56. The Journal of Philosophy: Volume > 113 > Issue: 12
New Books
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57. The Journal of Philosophy: Volume > 113 > Issue: 12
Index to Volume CXIII
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58. The Journal of Philosophy: Volume > 113 > Issue: 11
Carolina Sartorio, PAP-Style Cases
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Over the years, two models of freedom have emerged as competitors: the alternative-possibilities model, which states that acting freely consists (at least partly) in being able to do otherwise, and, more recently, the actual-sequence model, which states that acting freely is exclusively a function of the actual sequence of events issuing in our behavior. In general, a natural strategy when trying to decide between two models of a certain concept is to look for examples that support one model and undermine the other. Frankfurt-style cases have been used for this kind of purpose, to challenge the alternative-possibilities view and support the actual-sequence view. In this paper I examine the prospects of the counterparts of Frankfurt-style cases: “PAP-style” cases, or cases that could be used to support the alternative-possibilities view and challenge the actual-sequence view. I argue that there are no successful PAP-style cases.
59. The Journal of Philosophy: Volume > 113 > Issue: 11
Duncan Pritchard, Epistemic Risk
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The goal of this paper is to mark the transition from an anti-luck epistemology to an anti-risk epistemology, and to explain in the process how the latter has advantages over the former. We begin with an account of anti-luck epistemology and the modal account of luck that underpins it. Then we consider the close inter-relationships between luck and risk, and in the process set out the modal account of risk that is a natural extension of the modal account of luck. Finally, we apply the modal account of risk to epistemology in order to develop an anti-risk epistemology, and then explore the merits of this proposal. In particular, it is shown that (i) this account can avoid a theoretical lacuna in anti-luck epistemology, and (ii) there is a stronger theoretical motivation for anti-risk epistemology compared with anti-luck epistemology, especially when it comes to explaining why environmental epistemic luck is incompatible with knowledge.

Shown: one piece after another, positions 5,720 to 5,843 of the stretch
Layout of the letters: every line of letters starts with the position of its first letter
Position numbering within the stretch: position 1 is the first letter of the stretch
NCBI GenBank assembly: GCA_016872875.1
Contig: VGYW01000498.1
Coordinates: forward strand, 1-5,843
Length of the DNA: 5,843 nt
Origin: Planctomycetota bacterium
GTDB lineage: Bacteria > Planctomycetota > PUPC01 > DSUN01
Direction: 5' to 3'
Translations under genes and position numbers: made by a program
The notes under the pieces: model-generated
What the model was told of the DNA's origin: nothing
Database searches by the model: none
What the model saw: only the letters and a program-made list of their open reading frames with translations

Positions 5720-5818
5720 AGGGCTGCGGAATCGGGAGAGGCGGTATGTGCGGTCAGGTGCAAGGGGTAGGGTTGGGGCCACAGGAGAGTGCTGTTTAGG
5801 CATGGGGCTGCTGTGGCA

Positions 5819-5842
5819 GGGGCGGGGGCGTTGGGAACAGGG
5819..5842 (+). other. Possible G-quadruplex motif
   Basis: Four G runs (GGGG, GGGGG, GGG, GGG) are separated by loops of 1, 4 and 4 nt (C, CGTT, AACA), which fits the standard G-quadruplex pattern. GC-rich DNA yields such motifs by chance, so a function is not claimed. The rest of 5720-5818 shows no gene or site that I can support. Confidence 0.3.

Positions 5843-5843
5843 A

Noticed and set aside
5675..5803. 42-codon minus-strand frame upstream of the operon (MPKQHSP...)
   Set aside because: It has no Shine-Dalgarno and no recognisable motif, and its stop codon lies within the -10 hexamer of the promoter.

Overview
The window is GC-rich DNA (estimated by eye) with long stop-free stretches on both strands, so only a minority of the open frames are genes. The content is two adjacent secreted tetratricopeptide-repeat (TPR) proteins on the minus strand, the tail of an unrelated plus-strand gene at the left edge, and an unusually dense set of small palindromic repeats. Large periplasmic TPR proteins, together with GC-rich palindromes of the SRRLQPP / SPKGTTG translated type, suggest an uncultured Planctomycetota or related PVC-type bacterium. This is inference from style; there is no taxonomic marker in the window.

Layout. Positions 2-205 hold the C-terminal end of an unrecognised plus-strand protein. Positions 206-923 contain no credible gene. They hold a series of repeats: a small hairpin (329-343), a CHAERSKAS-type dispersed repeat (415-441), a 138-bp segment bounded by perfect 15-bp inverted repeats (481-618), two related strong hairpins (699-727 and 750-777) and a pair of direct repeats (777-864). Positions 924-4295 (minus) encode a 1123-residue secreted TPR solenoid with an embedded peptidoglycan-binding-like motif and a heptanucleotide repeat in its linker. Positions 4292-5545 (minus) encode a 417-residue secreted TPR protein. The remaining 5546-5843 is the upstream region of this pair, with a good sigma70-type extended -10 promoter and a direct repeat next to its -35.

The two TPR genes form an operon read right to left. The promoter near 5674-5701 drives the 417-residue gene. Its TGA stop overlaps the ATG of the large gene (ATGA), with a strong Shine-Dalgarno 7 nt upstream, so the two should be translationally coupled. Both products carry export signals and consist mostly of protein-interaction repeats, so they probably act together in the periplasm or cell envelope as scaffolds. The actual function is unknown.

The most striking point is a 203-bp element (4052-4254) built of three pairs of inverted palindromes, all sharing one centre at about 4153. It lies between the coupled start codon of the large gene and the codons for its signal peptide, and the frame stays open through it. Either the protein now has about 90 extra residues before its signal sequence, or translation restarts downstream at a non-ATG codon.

60. The Journal of Philosophy: Volume > 113 > Issue: 11
Lei Zhong, Physicalism, Psychism, and Phenomenalism
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The dominant way to define physical entities is by appeal to ideal physics (as opposed to current physics). However, it has been worried that physicalism understood in terms of ideal physics would be too liberal to rule out “psychism”, which is the view that mentality exists at the fundamental metaphysical level. In this article, I argue that whereas physicalism is incompatible with some psychist cases, such as the case of “phenomenalism” in which ideal physics adopts mental concepts to denote fundamental entities, physicalism should accommodate a certain type of psychist case in which fundamental mental entities are denoted by non-mental concepts in ideal physics. In so doing, I propose a distinctive account of physical entities, which is based on two plausible theses: 1) physical entities are entities denoted by physical concepts; and 2) physical concepts are non-mental natural concepts in ideal physics. Physicalism thus understood is expected to be neither too liberal nor too demanding.